DiscoverOrg Data Quality Put to the Test

DiscoverOrg contact and firmographic intelligence displayed within SFDC.
DiscoverOrg contact and firmographic intelligence displayed within Salesforce.com.

Sales Trainer Steve W. Martin recently ran an independent study of DiscoverOrg contact data quality which found that the vendor lives up to its high quality data claims and SLA.  According to Martin, “DiscoverOrg had no foreknowledge that I was measuring their data accuracy and no influence over the sample data set I used.”

Martin randomly selected 100 contacts from a file of 10,000 and conducted the study himself.  He evaluated seven fields and found very high data quality levels:

  • Full Name Accuracy was 99%, including spelling.
  • Contact Company name was 98%
  • Title Accuracy was 96%
  • LinkedIn URL accuracy was 97%.  The three contacts that lacked LinkedIn URLs confirmed that they did not have LinkedIn profiles.
  • Seniority Level accuracy was 100%
  • 97% of the emails were deliverable with only a 3% bounce rate.  As contacts decay at a 2% rate per month, 97% is at the upper end of expectations.
  • Twitter Handles were correct 100% of the time, but only 10% of the contacts had the field populated.

With the exception of Twitter handles where there is likely a significant underpopulation of the field, the dataset lived up to its 95% SLA and data quality claims.  It should be noted that Martin did not evaluate DiscoverOrg’s technographics, org chart relationships, responsibility data, or event alerts.  These are other areas where their editorial data distinguishes the firm.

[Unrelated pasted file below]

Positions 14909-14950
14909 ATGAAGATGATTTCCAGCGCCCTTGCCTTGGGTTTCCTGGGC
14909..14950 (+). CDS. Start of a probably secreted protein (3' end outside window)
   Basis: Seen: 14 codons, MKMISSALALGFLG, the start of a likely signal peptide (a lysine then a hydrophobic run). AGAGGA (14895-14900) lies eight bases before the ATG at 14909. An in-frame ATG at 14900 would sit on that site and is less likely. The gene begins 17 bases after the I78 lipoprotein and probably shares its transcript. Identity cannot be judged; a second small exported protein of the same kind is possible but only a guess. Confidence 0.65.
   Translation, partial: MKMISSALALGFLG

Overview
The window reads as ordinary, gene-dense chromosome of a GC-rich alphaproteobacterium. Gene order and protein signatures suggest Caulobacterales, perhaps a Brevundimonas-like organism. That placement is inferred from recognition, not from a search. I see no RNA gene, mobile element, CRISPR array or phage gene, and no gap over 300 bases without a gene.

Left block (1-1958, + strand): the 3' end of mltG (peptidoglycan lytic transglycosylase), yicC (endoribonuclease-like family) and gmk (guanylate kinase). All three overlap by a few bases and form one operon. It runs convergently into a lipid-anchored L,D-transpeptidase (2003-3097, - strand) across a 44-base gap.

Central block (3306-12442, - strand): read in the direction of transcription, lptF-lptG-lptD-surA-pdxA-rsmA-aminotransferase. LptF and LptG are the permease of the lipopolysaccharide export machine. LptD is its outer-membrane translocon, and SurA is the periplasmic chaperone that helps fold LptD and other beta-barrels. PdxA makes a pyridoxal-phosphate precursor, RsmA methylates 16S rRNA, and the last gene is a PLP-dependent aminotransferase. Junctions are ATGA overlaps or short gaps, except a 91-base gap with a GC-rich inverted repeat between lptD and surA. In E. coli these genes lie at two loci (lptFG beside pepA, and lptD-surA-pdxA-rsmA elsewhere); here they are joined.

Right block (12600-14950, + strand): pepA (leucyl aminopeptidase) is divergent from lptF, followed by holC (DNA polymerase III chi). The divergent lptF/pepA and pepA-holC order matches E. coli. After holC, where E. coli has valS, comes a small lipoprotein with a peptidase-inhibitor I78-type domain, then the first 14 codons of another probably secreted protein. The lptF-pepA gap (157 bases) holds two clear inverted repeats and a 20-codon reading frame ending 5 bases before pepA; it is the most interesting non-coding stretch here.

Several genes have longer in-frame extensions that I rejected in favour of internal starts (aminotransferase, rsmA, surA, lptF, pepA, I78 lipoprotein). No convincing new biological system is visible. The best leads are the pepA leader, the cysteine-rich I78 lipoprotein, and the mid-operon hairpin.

“This study confirms what I have personally heard from a wide cross-section of the technology companies I work with,” said Martin.  “DiscoverOrg provides highly accurate contact data. In addition, this study was based on a small subset of the data that DiscoverOrg provides. Of primary importance to my clients are the detailed IT organization charts, the identification of the different technologies installed, recent trigger events such as personnel changes, and the direct phone numbers of contacts.”

These types of studies are often expensive to conduct and difficult to construct when comparing vendors.  I performed similar studies as internal benchmarks when I worked at OneSource (now D&B Hoovers) and for clients since becoming a consultant and no vendors approach this level of data quality (Note: I have never evaluated RainKing which utilizes similar data collection methods).  What is clear is that the smaller universe, editorially-crafted DiscoverOrg file of 60,000 companies and 1 1/2 million contacts clearly has higher contact data quality than other vendors (again, excluding RainKing).  When discussing DiscoverOrg and RainKing with clients, I describe them as using traditional artisanal research methods which entail focusing on a smaller universe of companies and contacts at these companies.  This approach makes for a strong fit for firms employing an ABM approach to target large accounts, but may be insufficient for more transactional marketing approaches which are more sales development and demand generation focused.  Both cost and lack of coverage of SMBs would be issues at those firms.

“Bad data is costly and can be the single point of failure in an otherwise successful campaign,” says the firm on their website.  “We don’t just pay lip-service to the quality of our data. We contractually guarantee it. We know that success in every sales and marketing effort begins with highly accurate, verified data that your team can trust.”

What is clear is that this quality-centric approach to gathering data has proven successful.  Both RainKing and DiscoverOrg have high growth rates and regular Inc. 5000 membership.  DiscoverOrg closed last year with $71 million in annualized recurring revenue so is almost assured of making the Inc. list for the seventh year in a row.

Martin published his results online as a PDF.

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